Fan conduct within Cleveland Browns Stadium had been a hot topic of discussion heading into the preseason. With the Browns looking to become more apt to enforce rules that have been in place for several seasons and delaying the opening of one of the city’s most popular tailgating spots, an article in the most recent edition of the Sports Business Journal presents an ideal that appears to be envisioned outside of Cuyahoga County.
“I think what we’re driving to is a cultural norm within our stadiums,” said Jamey Rootes, President of the Houston Texans. ”You’re talking about the 1 percent jerk factor. In any place you go, 1 percent of the population is going to be a jerk, so we as a league and as individual teams have to make it clear that this type of behavior is not [okay].”
Early last month, Browns team president Mike Holmgren went public with his desire to “overhaul” the experience at Cleveland Browns Stadium to make it more friendly, to “create a fun and safe experience.” Soon after this initiative – deemed Home-Field Advantage – kicked off, it created a bit of controversy amongst fans. Some applauded the team’s efforts while other opposed, claiming that the NFL is a product in and of itself and that games, specifically those in Browns Stadium, can be policed by those in attendance.
NFL Commissioner Roger Goodell announced a similar initiative several seasons ago, with much of his focus on secondary ticket sales, ensuring that the majority of fans inside a given stadium were those of the home team. Thinking here is that fewer fans of the opposing team would mean less chance for an altercation. Alas, the onus would then be placed on the original owner of the tickets, placing them in full responsibility of what occurred by a third party that may have been using said tickets.
Since Goodell’s initiative, many teams have implemented the infamous text lines where fans can report unfavorable behavior. With the team providing sub-par results, more season-ticket holders have increasingly placed their tickets on the open market, resulting in a lot of secondary sales. The Browns appear to be set to act more aggressively this season with regard to these aspects as season-ticket holders will reportedly have their license revoked for infractions deemed worthy of such punishment.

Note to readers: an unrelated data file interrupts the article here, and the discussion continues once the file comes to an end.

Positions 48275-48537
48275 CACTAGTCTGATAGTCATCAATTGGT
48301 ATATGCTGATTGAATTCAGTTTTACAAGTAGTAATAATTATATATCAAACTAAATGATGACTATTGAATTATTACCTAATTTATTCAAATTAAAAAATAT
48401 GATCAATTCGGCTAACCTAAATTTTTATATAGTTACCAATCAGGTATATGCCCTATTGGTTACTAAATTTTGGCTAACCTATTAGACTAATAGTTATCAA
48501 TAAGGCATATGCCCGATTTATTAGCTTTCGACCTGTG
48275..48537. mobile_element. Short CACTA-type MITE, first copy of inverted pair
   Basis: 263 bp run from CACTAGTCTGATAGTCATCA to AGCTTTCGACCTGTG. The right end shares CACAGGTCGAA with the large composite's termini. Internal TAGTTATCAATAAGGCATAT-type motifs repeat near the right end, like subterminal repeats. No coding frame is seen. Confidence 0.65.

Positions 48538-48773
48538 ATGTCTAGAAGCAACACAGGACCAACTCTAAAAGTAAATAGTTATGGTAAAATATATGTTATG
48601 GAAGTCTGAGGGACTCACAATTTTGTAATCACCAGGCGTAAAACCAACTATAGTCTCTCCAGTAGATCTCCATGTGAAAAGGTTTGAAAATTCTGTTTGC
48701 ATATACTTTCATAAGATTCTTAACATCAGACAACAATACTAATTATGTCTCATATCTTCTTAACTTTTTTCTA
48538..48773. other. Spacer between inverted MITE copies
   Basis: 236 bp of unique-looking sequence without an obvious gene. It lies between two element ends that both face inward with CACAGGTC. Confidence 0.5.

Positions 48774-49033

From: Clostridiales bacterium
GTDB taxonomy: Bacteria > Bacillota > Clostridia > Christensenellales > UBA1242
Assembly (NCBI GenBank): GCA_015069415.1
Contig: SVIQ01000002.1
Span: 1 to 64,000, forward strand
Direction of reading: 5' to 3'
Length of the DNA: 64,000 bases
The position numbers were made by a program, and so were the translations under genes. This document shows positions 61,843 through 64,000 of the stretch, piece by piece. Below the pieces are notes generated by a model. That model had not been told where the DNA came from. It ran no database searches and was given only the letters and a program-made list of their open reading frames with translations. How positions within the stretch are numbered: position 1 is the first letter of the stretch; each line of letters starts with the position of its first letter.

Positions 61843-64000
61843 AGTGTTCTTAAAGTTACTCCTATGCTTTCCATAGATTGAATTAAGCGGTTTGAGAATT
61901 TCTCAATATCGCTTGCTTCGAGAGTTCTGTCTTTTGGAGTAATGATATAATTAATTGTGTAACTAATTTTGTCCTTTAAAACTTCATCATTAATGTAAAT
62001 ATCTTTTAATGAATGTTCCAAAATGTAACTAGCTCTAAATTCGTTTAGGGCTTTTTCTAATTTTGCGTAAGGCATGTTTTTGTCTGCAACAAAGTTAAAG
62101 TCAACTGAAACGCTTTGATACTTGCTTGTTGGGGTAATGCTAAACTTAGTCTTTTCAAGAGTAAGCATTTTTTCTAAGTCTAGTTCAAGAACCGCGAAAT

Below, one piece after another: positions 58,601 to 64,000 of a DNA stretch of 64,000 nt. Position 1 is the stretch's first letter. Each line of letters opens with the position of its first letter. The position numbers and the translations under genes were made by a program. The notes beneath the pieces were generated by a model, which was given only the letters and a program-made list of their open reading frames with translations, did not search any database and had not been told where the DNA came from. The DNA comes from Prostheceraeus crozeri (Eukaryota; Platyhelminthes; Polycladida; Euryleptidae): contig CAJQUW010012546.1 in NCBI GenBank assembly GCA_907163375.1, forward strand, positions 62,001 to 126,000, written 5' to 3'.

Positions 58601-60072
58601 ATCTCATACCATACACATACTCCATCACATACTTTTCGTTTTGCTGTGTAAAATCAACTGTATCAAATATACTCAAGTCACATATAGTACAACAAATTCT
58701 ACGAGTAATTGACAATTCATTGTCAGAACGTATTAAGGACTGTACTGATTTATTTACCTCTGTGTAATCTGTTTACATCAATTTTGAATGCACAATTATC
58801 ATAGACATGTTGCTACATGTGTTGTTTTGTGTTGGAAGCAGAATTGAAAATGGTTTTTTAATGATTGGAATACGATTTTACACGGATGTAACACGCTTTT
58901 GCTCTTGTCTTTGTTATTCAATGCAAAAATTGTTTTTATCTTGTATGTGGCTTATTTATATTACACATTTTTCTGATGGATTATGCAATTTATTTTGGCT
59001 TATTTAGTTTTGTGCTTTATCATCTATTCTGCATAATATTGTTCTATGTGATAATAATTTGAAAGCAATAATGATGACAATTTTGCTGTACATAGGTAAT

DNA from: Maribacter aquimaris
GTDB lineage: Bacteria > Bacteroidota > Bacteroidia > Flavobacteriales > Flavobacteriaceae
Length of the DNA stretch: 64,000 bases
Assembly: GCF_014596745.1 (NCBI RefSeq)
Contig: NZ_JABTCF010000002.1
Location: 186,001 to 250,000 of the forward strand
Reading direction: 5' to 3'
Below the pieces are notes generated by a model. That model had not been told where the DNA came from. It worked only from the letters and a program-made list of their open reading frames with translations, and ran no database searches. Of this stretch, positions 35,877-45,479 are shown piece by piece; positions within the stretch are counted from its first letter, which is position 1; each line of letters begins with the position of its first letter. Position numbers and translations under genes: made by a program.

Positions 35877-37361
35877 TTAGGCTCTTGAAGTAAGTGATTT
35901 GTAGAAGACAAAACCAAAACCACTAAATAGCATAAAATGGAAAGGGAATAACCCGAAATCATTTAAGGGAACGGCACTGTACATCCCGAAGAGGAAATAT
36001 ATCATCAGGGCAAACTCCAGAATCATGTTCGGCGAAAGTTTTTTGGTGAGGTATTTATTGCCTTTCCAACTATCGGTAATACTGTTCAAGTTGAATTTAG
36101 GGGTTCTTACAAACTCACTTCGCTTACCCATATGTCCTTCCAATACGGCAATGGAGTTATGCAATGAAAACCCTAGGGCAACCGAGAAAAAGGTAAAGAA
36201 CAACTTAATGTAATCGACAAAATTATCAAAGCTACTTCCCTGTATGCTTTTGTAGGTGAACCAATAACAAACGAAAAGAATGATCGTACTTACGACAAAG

And as with any hot topic, teams are finding themselves in the midst of a balancing act.
I think it’s a fine line, too,” said Mark Donovan, Executive VP of the Kansas City Chiefs. ”You don’t want to take the passion out of the fan base. You want to give them that opportunity to set the parameters and have ways of policing the parameters.”
For those that align themselves more with Donovan than the stance of Holmgren or Rootes, note that all sides appear to be in agreement that the “fan experience” extends way beyond behavior. While many team front offices are looking into ways to ensure fans do not act in an uncontrollable manner, they are also looking into taking the steps necessary to ensure that fans feel that they are getting a return on their investment. Ranging from more easily accessible concession stands and restroom facilities to the taste of food and beverages given the cost at hand.
“It’s something we as a league have to keep an eye on and make sure that we talk about getting people in the stadium versus watching on [at home],” said Rootes. “Even when they’re watching on HD, we want them to see that and say: ‘I’ve got to get there. That looks like the place to be.’”
As indicated by Mike Holmgren’s thoughts last month, the teams are also well aware that winning may in fact be the most important factor. Fan arrests have been up year-over-year since 2007 when the Browns won 10 games under Romeo Crennel.
“I think it goes hand-in-hand when the team’s doing well, you want to watch the game and be part of it,” Holmgren said. “The fans are very, very important in the team’s success. Instead of acting up, you’re cheering for the team.”
New season, new game plan [Sports Business Journal - Subscription]